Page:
Some flu vaccines are made to protect against three different strains of flu virus and others protect against four strains. In Ontario, the three-strain vaccine is free for adults 18 years of age and older. The fourstrain vaccine is free only for children age 6 months through 17 years and is available by needle or a nasal spray.

Everyone six months of age and older. It is especially recommended for:

  • children 6 months to under 5 years of age
  • seniors age 65 and older
  • pregnant women and families expecting a baby during flu season
  • people with long-term health conditions
  • people with a weakened immune system (the body has a harder time fighting infections)
  • people living or working with children under age 5
  • people who live in long-term care homes
  • health care workers or other care providers

You should not get the flu vaccine if you:

  • are under 6 months of age
  • have had severe allergic reaction (hives, throat, and/or tongue swelling, difficulty breathing or shock) to a past flu vaccine
  • have a severe allergy to any part of the vaccine except eggs
  • have a new or worsening illness, with or without fever

Halton Region Health Department will also not give flu vaccine to anyone who:

  • has had Guillain-Barré syndrome within six weeks of a past flu vaccine
    • In less than one per million doses, flu vaccine has been associated with GuillainBarré syndrome (GBS). This is a rare disease that causes muscle paralysis. The flu itself can cause GBS; therefore flu vaccination may help protect against GBS.
  • has had ORS with respiratory symptoms within 24 hours of receiving flu vaccine
    • Oculo-respiratory syndrome (ORS) was reported by some people who had the vaccine in 2000-2001. Symptoms included red eyes, and/or swelling of the face and/or coughing, wheezing or difficulty breathing that occurred within 24 hours of having the vaccine. Persons who developed ORS in the past may be safely re-immunized, but should first speak with their health care provider.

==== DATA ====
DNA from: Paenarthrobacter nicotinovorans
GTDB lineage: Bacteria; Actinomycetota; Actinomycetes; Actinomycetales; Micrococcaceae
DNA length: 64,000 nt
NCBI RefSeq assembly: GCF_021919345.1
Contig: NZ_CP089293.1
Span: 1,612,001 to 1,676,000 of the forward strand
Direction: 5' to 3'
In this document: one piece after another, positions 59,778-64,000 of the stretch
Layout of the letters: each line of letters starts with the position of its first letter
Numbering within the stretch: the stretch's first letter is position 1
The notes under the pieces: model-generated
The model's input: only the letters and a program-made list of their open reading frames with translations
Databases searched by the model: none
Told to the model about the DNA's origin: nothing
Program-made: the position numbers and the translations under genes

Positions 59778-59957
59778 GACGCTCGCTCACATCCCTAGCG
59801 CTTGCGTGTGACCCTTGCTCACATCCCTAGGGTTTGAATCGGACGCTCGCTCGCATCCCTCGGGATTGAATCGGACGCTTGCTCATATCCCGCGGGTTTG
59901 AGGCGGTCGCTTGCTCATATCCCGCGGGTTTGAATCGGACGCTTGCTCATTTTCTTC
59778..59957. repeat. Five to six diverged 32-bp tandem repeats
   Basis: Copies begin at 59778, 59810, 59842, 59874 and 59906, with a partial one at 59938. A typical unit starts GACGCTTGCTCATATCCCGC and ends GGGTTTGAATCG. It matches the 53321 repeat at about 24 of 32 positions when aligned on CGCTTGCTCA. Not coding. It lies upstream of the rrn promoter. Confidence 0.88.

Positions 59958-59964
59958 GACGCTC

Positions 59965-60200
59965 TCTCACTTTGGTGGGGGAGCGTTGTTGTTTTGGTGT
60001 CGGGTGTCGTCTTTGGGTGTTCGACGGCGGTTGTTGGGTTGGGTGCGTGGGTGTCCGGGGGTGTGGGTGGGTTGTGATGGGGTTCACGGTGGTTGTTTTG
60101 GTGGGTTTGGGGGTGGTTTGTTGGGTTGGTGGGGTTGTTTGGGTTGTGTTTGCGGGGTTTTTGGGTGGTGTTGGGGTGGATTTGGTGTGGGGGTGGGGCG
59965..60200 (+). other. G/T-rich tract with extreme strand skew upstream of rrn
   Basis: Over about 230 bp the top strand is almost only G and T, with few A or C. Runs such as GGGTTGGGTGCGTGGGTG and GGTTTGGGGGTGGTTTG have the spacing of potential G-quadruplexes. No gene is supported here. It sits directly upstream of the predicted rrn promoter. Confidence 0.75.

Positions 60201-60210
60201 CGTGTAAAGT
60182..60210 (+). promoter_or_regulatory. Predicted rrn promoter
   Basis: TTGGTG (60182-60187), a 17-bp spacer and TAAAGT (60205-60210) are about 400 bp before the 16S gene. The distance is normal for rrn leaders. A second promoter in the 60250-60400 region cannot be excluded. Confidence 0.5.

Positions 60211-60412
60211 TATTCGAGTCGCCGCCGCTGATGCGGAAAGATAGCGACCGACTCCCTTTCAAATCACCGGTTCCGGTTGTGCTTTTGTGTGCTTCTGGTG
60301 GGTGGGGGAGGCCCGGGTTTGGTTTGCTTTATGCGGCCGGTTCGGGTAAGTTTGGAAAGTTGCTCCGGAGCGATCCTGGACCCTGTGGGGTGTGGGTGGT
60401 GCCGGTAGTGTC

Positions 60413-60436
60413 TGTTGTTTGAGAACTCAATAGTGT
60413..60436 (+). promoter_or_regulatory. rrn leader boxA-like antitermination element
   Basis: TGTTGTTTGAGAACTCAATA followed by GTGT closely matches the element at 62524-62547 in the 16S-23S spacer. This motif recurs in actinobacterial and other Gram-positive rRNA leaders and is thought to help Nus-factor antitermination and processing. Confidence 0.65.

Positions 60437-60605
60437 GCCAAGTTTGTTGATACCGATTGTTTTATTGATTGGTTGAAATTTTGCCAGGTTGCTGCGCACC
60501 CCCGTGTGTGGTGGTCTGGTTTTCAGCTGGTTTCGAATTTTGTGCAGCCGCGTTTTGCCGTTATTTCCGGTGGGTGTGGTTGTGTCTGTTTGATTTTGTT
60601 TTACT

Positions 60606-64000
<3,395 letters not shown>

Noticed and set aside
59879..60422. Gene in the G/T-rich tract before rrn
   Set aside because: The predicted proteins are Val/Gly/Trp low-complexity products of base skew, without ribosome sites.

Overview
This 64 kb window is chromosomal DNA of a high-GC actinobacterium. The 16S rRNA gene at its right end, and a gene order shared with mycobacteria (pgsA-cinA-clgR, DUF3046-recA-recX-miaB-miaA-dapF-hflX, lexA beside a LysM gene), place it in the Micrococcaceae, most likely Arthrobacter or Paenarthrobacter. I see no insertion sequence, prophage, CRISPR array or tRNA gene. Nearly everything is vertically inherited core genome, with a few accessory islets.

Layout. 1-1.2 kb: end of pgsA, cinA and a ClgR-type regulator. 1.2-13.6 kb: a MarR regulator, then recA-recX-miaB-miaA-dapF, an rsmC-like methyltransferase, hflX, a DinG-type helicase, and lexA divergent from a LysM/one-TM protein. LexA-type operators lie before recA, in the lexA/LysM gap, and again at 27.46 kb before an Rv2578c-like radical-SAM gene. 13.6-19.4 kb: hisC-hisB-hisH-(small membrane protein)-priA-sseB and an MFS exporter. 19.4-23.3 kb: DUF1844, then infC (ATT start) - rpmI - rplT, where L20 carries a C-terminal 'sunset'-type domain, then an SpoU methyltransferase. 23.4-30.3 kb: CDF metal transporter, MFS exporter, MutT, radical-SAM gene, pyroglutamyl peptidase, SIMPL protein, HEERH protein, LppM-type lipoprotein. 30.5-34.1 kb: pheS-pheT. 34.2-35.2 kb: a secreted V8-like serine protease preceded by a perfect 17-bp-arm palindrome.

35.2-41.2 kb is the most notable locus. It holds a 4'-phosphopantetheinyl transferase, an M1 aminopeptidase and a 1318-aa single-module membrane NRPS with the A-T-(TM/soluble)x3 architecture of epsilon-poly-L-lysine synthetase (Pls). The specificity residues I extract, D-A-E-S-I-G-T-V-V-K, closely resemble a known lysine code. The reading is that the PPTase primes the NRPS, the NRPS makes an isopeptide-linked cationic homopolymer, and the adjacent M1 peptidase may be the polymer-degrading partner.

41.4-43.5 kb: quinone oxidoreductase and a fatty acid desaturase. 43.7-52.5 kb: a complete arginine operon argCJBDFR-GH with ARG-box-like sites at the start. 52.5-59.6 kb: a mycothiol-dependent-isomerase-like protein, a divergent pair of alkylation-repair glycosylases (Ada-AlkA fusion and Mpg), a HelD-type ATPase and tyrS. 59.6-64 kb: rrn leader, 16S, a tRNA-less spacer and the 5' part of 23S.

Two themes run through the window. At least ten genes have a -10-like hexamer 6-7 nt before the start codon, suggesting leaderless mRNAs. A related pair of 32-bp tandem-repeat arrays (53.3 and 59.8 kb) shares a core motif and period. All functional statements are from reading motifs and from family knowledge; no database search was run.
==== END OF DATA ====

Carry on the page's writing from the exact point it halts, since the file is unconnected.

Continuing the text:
The flu vaccine is safe. Most people have no reaction to the vaccine. Some may get mild side effects such as soreness, redness or swelling at the injection site lasting up to two days. Life-threatening allergic reactions and severe side effects are rare.

  • Contact your family doctor or go to the nearest emergency room if you have any of these symptoms within three days of getting the flu vaccine: swelling of the lips, tongue or face, trouble breathing, hives, convulsions, dizziness, lasting or worsening weakness, high fever (40°C or 104°F), or other serious problems.

Measles

Measles is a highly contagious viral infection that can affect people of any age who are not immune to the virus.

Measles is spread when an infected person breathes, coughs, or sneezes. The particles from an infected person can stay in the air and on surfaces for up to two hours after that person has left a room. Measles is not common in Canada due to high vaccination rates. However, measles can occur in unvaccinated or under vaccinated persons, especially if those people have travelled to countries where measles is more common.

Symptoms usually appear 10 days after contact with an infected individual, but can appear from 7 to 21 days. The rash usually appears 10-14 days after exposure.

Measles symptoms appear in two stages:

  • During the first stage, symptoms can include a cough, runny nose, red and watery eyes that may be sensitive to light, and a slight fever.
  • The second stage of symptoms begins after three to seven days. At this time, the fever increases, usually becoming very high. Small, white spots appear on the inside of the mouth (Koplik spots). A red blotchy rash then develops, first on the face and then moving down the body, arms, and legs. These symptoms last approximately five days with the rash clearing on the face first, followed by rest of the body.

Most people with measles are sick for up to 10 days and then recover completely. Symptoms can be more severe for infants and adults.